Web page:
As far as the American pop mainstream goes, the Church is forever tied to the ’80s thanks to such tracks as Metropolis, Reptile and, of course, its biggest hit, Under the Milky Way.
But in the band’s native Australia, and with pockets of fans around the world, the Church is much more than a fond memory and a couple of decades-old hit singles.
Releasing nearly 30 albums over the course of 35 years, including last year’s Further/Deeper, the quartet has created a signature brand of psychedelic-flavored pop-rock that has survived musical trends.
With its current American tour, beginning Friday at Dallas’ Sons of Hermann Hall, the Church will be showcasing the depth of that catalog by playing the 1982 classic album, The Blurred Crusade, in its entirety as well as assorted tracks from the ensuing years.
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For American fans, this is something to savor since The Blurred Crusade — once only available as an import and then released as an afterthought in the wake of Under the Milky Way in 1988 — never made much of a splash on this side of the Pacific.
But, at home, it was indispensible and, in 2010, was named as one of The 100 Best Australian Albums, in a book by respected Australian music journalists John O’Donnell, Toby Creswell and Craig Mathieson.
“We [played the entire album] in Australia where it was quite a successful album,” says lead singer/bassist Steve Kilbey, by phone from Sydney. “But when we were touring America with the [’80s band] Psychedelic Furs [last year], we had some shows on our own, we started doing it, and people seemed to like it ... I didn’t think [in 1982] that I would be playing it all these years later. But we’re doing it this one tour and putting it away.”
When bands start playing early albums in their entirety, that usually means they’ve crossed over into elder rock statesmen category. Kilbey, 61, doesn’t seem to mind the shift that comes with being an aging band.
“We get a good cross-section, guys bringing their children. Whole families are Church fans,” says Kilbey, who reveals the group is planning to hit the road with the Furs again this summer. “It’s not as old and fuddy-duddy as you might think.”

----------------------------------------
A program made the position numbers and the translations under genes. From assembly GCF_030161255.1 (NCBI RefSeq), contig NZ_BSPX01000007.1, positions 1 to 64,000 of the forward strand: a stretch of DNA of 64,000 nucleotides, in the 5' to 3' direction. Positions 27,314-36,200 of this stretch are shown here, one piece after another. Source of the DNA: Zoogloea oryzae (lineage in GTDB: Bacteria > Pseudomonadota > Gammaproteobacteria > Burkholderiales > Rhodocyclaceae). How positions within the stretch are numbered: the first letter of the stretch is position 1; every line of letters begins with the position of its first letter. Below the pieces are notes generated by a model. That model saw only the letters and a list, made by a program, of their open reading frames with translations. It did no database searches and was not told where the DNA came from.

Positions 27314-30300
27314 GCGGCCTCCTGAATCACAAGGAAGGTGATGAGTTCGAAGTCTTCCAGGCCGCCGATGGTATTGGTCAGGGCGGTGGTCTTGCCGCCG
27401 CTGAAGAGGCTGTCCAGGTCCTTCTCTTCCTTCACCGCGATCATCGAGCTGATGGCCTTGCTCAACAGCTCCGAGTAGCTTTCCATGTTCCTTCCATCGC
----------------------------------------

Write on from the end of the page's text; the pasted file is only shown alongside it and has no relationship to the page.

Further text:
Certainly, beyond the gray hairs, much has changed since the time when The Blurred Crusade was new.
Though Kilbey and guitarist Peter Koppes have been constants, original drummer Richard Ploog left in 1990 and longtime guitarist Marty Willson-Piper, whose musical relationship with Kilbey could best be described by longtime observers as “fractious,” exited in 2013. They’ve been replaced by Tim Powles and Ian Haug respectively.
Kilbey says he reached out to Willson-Piper before Further/Deeper.
“I wrote to him on Facebook [saying] ‘The band are going to get together and make a new album. Are you in?’ He never answered my calls, my texts, my Skype. He didn’t want to know about us,” Kilbey says.
It turned out to be a blessing in disguise for Kilbey. Though Haug had been with another popular Aussie band, Powderfinger, Kilbey says he didn’t bring a lot of emotional baggage with him.
“Ian is a lot more easy-going character. ... He’s a breath of fresh air,” says Kilbey, laughing. “He’s naively happy but we’ll knock that out of him.”
Keeping the name
As much as fans might think Willson-Piper’s often chiming guitar style is integral to the Church’s sound, Kilbey says he never considered changing the group’s name or just becoming a solo act.
“A lot of people have rightly pointed out that we’ve been building this Church name for 35 years. It’s a brand. People understand it and recognize it,” he explains. “It’s crazy to throw it away. It represents a certain music and a certain feeling.”
In addition to band member shuffles, Kilbey has had major shifts in geography. He moved to Sweden for a time but ultimately returned to Australia. The northern hemisphere didn’t suit him, partly because of the weather.
“[Australia] is an easier place for me to be,” he says. “It’s an easy lifestyle here ... It’s hard being anywhere else.”
An Evening With the Church
- 8 p.m. Friday
- Sons of Hermann Hall, 3414 Elm St., Dallas
- $30, $35 day of show